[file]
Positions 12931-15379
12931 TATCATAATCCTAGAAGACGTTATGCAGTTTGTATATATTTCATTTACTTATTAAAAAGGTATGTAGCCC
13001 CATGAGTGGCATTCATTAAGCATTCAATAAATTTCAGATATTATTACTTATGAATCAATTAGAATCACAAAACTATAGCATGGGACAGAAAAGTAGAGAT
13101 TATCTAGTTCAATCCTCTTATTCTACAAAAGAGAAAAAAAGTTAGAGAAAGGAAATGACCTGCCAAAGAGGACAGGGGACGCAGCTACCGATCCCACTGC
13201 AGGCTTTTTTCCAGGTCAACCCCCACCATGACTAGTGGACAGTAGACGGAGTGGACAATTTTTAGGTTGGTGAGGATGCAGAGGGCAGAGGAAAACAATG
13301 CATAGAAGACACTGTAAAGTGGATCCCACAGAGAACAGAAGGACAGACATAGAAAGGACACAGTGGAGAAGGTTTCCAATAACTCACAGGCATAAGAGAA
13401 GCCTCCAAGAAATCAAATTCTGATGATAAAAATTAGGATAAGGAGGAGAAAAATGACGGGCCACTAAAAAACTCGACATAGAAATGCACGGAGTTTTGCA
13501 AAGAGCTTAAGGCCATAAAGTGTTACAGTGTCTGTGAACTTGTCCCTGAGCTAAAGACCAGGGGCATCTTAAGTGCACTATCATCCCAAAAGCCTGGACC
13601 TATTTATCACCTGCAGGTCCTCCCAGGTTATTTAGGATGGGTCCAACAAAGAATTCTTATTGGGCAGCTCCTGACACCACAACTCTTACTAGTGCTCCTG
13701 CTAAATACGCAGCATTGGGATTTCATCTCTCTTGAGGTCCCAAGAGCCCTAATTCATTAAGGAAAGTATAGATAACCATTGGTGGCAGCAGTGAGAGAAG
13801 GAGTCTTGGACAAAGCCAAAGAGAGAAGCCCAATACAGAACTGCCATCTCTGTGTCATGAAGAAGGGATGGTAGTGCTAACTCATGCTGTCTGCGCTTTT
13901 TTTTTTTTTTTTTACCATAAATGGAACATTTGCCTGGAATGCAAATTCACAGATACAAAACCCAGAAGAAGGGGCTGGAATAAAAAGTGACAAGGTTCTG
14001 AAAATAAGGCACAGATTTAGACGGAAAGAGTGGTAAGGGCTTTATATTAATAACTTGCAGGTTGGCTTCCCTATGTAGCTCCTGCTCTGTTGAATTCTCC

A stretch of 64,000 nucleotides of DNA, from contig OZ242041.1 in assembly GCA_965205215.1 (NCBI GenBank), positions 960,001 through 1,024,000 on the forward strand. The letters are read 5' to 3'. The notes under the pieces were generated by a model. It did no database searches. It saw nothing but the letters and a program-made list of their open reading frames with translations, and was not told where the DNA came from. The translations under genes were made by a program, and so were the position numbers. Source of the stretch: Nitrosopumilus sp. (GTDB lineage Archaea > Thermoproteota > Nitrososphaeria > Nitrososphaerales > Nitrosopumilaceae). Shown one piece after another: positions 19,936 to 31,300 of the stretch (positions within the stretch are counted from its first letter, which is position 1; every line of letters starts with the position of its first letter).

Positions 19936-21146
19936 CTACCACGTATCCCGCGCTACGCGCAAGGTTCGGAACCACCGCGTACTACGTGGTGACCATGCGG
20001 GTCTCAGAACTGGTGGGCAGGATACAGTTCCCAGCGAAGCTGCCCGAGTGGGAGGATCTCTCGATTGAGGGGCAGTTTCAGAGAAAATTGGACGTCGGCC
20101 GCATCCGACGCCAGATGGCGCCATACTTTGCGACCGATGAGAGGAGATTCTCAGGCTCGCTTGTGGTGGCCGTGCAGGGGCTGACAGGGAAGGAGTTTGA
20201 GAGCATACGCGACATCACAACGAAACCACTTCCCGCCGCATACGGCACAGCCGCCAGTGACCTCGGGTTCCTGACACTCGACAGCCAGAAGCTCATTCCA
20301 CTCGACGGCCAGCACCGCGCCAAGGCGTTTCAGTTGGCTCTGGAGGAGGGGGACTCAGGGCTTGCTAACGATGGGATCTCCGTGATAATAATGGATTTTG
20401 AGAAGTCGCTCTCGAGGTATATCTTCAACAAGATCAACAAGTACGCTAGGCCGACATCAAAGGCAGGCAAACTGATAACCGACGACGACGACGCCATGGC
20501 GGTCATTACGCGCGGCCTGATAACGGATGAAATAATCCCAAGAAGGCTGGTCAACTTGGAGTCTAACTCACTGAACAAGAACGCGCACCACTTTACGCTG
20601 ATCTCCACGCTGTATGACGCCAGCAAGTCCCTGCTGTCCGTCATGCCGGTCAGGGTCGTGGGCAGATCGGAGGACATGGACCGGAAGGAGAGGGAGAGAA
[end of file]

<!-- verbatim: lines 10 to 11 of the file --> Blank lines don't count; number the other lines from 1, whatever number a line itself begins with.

13701 CTAAATACGCAGCATTGGGATTTCATCTCTCTTGAGGTCCCAAGAGCCCTAATTCATTAAGGAAAGTATAGATAACCATTGGTGGCAGCAGTGAGAGAAG
13801 GAGTCTTGGACAAAGCCAAAGAGAGAAGCCCAATACAGAACTGCCATCTCTGTGTCATGAAGAAGGGATGGTAGTGCTAACTCATGCTGTCTGCGCTTTT